How is it possible to blend the trappings of Mumford, the riffs of Jimi, the stage swagger of Elvis and the punk rock attitude of the Ramones? It was hard to make sense of the Swedish-sister trio, Baskery, as they approached the upright bass, acoustic guitar, and banjo in matching outfits. In front of each of them were parts of a spray-painted, deconstructed drum set. The enchanting and high-energy set they delivered, however, left the crowd both bewildered and captivated. With a broad spectrum of musical influence, Baskery has truly spun a unique banjo-punk twist on an otherwise tired neo-folk genre.
The opening song, “Northern Girl,” was a vocal-only performance that showcased their exhaustive ranges, bringing the sold out Moore Theatre to a silent halt. With 1,400 people now eagerly awaiting their next harmonious syllable, they made the delightfully jarring transition to a driving, upbeat, and bass-heavy tune. With long blonde hair in her eyes, the youngest sister, Sunniva, donned a low-slung electric guitar and wielded her gritty, aggressive tone on an unassuming audience. In between hair flips, her sparkly gold Converse high tops would occasionally vault from the kick drum coupled with a mid-air karate kick for added chord-change emphasis. Meanwhile, the lead vocalist and eldest sister, Greta, sat center stage shredding a banjo solo while simultaneously pedaling a kick and snare drum – beautifully displaying Baskery’s ‘zero fucks given’ charm.
While completely smitten by the badass attitude, on-stage theatrics, and flawless vocal delivery, the set left me wanting to hear more dynamics of their sound. The performance overall was a rapid-fire set of feel-good anthems with plenty of action and not much variety. Keep your eyes on their Soundcloud page where their catalog is most current.
While mid-air karate kicks were absent from Gary Clark Jr’s set, he still landed a few blows of his own. Rare is the performance that draws you in to share an experience with an artist as they relive heartbreak, wrestle demons, and speak against injustice. Clark delivered one of those immersive experiences that allows you to momentarily forget where you are. It wasn’t the contact high talking, either.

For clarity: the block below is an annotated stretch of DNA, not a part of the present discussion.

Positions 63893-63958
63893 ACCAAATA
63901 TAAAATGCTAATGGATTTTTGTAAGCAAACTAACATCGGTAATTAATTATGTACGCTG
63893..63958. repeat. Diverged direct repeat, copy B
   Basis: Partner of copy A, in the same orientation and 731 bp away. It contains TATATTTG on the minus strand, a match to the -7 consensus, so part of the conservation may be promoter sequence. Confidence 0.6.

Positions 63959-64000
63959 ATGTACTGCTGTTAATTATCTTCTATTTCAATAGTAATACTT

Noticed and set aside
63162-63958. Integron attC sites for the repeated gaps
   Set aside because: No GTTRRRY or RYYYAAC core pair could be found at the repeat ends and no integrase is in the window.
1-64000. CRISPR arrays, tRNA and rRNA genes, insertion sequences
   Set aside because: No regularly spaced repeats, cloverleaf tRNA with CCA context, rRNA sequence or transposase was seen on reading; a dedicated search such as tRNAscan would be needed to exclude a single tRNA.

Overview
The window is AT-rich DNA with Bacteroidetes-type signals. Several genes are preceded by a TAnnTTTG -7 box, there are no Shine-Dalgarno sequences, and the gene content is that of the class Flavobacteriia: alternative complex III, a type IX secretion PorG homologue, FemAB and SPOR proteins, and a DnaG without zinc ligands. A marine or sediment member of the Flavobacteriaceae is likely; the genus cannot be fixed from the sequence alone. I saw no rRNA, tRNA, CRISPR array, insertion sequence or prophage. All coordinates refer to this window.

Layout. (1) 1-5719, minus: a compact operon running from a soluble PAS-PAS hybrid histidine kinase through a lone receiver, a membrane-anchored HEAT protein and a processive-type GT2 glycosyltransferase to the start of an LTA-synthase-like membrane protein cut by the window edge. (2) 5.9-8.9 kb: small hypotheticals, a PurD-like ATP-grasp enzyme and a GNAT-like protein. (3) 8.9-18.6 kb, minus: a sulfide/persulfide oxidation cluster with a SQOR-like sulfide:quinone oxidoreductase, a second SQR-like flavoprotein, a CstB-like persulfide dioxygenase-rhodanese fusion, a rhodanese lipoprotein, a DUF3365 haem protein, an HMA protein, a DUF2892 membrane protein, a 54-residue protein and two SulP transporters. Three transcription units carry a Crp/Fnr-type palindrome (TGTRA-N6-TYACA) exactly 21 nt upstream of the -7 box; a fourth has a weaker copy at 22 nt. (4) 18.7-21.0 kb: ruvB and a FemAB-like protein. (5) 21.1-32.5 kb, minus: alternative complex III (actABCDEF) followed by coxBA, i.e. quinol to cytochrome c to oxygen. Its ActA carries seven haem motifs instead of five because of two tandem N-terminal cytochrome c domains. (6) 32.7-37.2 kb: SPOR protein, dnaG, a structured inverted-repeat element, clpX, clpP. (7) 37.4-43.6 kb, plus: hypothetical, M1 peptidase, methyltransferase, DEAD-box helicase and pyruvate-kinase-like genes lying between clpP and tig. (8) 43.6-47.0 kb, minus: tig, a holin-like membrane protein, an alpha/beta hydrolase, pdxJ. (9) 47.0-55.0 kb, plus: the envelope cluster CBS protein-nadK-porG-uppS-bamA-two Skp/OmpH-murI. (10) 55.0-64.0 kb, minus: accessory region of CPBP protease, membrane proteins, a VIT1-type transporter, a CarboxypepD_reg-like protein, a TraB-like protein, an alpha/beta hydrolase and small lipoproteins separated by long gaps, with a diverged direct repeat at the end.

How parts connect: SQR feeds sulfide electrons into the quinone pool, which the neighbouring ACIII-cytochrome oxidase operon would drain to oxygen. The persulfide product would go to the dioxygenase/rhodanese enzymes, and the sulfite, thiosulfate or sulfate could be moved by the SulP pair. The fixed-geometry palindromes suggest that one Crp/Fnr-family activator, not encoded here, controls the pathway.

As the lights dimmed in preparation for the main act, the backing band assumed position in the shadowed flanks of a no-frills stage design – bass, drums, and guitar. There were no gaudy synthesizers, flashing lights, or excessive stacks of boutique amplifiers – just the bare essentials for a live performance, stripped of all pretension. Hailing from the Lone Star State, Clark likely felt right at home on a bare stage that would make most performers feel uncomfortably isolated. Emerging from the dimly lit side stage, he casually sauntered toward the microphone wearing his signature fedora and weathered leather jacket. The crowd immediately erupted with the first jabbing guitar strokes of “Bright Lights,” in which the lyrics repeat, “You’re gonna know my name by the end of the night.” It’s not as if everyone in the sold out room didn’t already know his name, but the explosive opener gave us our only glimpse of braggadocio in a set otherwise delivered with refreshing humility. Free from gimmicks and pretense, Clark proceeded to play to his strengths throughout the evening with few words spoken to the audience between songs.
As he transitioned from the self-endorsing rock refrain of “Bright Lights” to the rockabilly-infused “Travis County,” it seemed no genre was out of reach for him. While the core of his sound hints at his upbringing and hometown heroes, such as Stevie Ray Vaughn, he manages to meld timeless tone with soulful and modern arrangements. Rather than rehashing vintage tones, he sets himself apart by floating his smoky smooth voice over heavy, smeared riffs, crashing head on with the reverb-drenched textures and rhythmic layers provided by the band in the shadows. Although the supporting band was seldom featured, Clark often split the spotlight between his vocals and his guitar as he emulated the man-against-the-world Blues attitude reminiscent of Junior Kimbrough and Son House.
As with his vocal styling, Clark separates himself from the genre’s founding fathers by his trademark fuzzed out guitar tone and unique phrasing. When guitar solos are featured on nearly every song throughout a 2-hour set, it can quickly spiral into a hackneyed jam band display of self-indulgence. However, there’s a tangible tension in his music that’s rooted in conflict and drenched in authenticity. Every fret board movement and vocal croon was so effortless – no big deal – that it felt less contrived and more like a natural extension of the deep connection between a man and his guitar. It’s strange to think of a guitar solo as a narrative arc that builds anticipation and draws the listener in, but Clark’s delivery always felt more like an invitation to eavesdrop on a private conversation.